Hong Kong’s leader Carrie Lam said on Tuesday she’s committed to completing her term despite massive protests calling for her resignation – but she apologized for stoking anxiety and conflict with an unpopular legislative plan that would allow criminal extraditions to mainland China.
Lam, the territory’s chief executive, spoke during a televised press conference in her first direct comments since the weekend’s massive protests which saw hundreds of thousands demand she quit and completely withdraw the proposed bill.
Lam had raised tensions on Saturday when she announced that she would indefinitely suspend the extradition plan, but would not withdraw it.
While she fell short of withdrawing the bill during Tuesday’s address, Lam said that she “will not proceed again with this legislative exercise” if her government does not adequately address the people’s concerns.
Citing the need to tackle a host of social and economic issues facing Hong Kong, Lam said that she will work to regain the confidence of its people during the rest of her term, which ends on July 1, 2022.
“So in the next three years … myself and my team, we will try our very best to rebuild that trust so that we can continue to implement these … policies,” she said.
A murder in Taiwan
The impetus for the bill is in the government’s inability to extradite a Hong Kong citizen to Taiwan even though he was accused of killing his girlfriend while they were on a visit to Taipei last year.
Lam and other officials have said the proposed legislation was necessary to close that legal “gap” in order to extradite suspects to countries and jurisdictions with which Hong Kong has no such arrangements.
But the inclusion of China in the plan raised fears among citizens and businesses that they could become ensnared in its politically controlled judicial system that is criticized by international human rights groups.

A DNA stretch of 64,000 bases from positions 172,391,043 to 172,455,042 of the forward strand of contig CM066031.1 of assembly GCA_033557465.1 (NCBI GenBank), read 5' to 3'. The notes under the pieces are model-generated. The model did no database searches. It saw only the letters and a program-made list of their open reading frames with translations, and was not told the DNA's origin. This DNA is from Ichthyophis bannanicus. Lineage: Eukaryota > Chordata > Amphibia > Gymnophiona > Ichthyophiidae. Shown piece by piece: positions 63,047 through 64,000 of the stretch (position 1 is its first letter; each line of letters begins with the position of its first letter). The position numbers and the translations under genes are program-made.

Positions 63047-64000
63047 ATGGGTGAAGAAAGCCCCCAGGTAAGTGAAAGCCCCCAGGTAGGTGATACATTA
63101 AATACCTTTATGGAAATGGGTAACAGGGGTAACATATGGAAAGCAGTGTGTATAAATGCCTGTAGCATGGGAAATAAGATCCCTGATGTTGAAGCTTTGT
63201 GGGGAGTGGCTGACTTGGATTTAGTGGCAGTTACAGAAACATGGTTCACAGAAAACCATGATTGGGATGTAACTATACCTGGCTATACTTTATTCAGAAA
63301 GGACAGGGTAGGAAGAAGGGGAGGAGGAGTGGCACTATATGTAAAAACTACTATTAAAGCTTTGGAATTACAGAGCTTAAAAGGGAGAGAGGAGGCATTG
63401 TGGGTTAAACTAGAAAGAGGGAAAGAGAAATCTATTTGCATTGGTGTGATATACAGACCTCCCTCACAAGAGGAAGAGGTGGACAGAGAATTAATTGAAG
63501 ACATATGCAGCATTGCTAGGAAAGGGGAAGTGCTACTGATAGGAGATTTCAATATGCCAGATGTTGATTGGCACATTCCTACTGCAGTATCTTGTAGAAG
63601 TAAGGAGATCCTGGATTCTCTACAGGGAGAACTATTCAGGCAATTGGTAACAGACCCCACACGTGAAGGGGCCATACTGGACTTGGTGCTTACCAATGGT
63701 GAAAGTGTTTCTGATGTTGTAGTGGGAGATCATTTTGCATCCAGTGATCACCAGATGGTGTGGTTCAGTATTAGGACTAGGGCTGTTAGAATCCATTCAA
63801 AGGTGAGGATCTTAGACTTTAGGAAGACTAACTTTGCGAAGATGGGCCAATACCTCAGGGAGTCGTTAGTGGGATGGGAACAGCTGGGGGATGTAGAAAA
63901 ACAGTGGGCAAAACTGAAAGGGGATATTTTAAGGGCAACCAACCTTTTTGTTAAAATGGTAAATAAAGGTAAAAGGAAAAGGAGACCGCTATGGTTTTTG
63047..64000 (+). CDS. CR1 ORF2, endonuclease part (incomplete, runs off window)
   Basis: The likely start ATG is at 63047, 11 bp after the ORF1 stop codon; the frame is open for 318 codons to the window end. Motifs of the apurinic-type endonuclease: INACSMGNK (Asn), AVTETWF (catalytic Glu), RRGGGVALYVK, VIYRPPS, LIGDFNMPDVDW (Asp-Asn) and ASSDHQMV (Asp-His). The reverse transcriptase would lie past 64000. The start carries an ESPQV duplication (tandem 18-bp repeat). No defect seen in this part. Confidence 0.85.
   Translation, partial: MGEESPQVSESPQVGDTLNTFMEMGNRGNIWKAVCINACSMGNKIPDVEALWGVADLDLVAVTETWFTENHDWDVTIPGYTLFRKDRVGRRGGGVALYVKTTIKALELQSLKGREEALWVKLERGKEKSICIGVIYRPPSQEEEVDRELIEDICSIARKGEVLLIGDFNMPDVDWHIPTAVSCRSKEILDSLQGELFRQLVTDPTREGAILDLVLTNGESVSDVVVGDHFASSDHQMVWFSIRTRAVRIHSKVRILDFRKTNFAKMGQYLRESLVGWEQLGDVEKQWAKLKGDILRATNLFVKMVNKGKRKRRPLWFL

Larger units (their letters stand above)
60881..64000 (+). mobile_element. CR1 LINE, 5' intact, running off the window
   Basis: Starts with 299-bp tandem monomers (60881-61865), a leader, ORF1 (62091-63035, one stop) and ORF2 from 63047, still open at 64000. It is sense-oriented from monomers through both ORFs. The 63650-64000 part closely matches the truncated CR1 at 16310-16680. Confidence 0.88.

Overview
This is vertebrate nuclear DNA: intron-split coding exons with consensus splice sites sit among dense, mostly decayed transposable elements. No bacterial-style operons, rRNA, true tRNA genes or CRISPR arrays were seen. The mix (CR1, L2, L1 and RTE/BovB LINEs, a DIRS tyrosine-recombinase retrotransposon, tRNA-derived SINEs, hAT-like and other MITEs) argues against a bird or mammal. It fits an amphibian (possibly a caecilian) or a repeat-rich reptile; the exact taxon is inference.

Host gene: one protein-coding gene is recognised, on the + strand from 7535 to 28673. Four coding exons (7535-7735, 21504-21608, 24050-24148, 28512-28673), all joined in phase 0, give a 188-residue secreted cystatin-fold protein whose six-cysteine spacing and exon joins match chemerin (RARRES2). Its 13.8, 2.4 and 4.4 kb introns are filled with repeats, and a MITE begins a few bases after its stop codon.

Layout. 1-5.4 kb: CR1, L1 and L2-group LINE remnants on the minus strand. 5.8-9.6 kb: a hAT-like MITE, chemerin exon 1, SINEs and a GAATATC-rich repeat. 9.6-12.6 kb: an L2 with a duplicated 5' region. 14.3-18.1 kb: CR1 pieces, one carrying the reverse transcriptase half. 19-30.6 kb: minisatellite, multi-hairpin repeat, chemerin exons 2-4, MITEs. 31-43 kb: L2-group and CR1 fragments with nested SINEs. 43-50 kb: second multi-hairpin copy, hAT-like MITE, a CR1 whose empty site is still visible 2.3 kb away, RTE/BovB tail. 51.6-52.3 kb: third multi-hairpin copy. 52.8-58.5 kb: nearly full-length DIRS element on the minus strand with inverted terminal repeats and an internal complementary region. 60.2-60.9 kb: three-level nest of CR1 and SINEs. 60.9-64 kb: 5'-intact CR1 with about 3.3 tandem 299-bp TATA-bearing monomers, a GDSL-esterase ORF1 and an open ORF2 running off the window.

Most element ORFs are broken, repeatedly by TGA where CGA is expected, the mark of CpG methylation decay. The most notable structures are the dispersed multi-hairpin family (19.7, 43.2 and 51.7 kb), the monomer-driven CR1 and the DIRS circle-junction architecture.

Hong Kong was a British colony until 1997, when it became a special administrative region of the People’s Republic of China. Since then, many Hong Kong citizens have openly worried that the freedoms they enjoyed under the British are slowly being eroded under Beijing.
Lam has found herself squeezed between Beijing’s desire to extend its influence over Hong Kong, and a local protest movement that has drawn very wide support.
Pressure on Lam had mounted weeks before Sunday’s demonstration that organizers said drew almost 2 million people. Police estimated there were 338,000 protesters, but said it was not a complete count.
Reiterating recent comments, Lam blamed the government’s “deficiencies” and failure to address the concerns of the people adequately.
“This has led to controversies, disputes and anxieties in society,” she said. “For this I offer my most sincere apology to all people of Hong Kong.”
The Hong Kong General Chamber of Commerce, a leading business group that has expressed understanding of the need for the legislation but also sought stronger safeguards in it, welcomed Lam’s comments and called for the city to move on.
“The chief executive has made a formal apology over the incident,” Aron Harilela, the chamber’s chairman, said in a statement. “We hope that this will draw a line under this unfortunate episode, and that life in Hong Kong returns to normal as soon as possible.”
Lam did not give a timeline on when the suspended legislation might be relaunched during her Tuesday address, but strongly suggested that prospects are bleak.
She said the government will continue to try and win understanding for it – but if it can’t, then the bill will be allowed to die.
“I will not proceed again with this legislative exercise if these fears and anxieties could not be adequately addressed,” she said.
Lam stressed that the current term of the Legislative Council – the local legislature – ends in July next year and under its rules the bill will expire if it’s not reintroduced by then.
“It will no longer have a validity,” she pointed out. “And the government will accept that reality.”
Lam tried to assuage anger late Sunday with an apology issued through a government spokesman in a written statement. But that only intensified opposition anger. Protest organizers called it a “total insult.”
– CNBC’s Ted Kemp, Vivian Kam and Yolande Chee contributed to this report.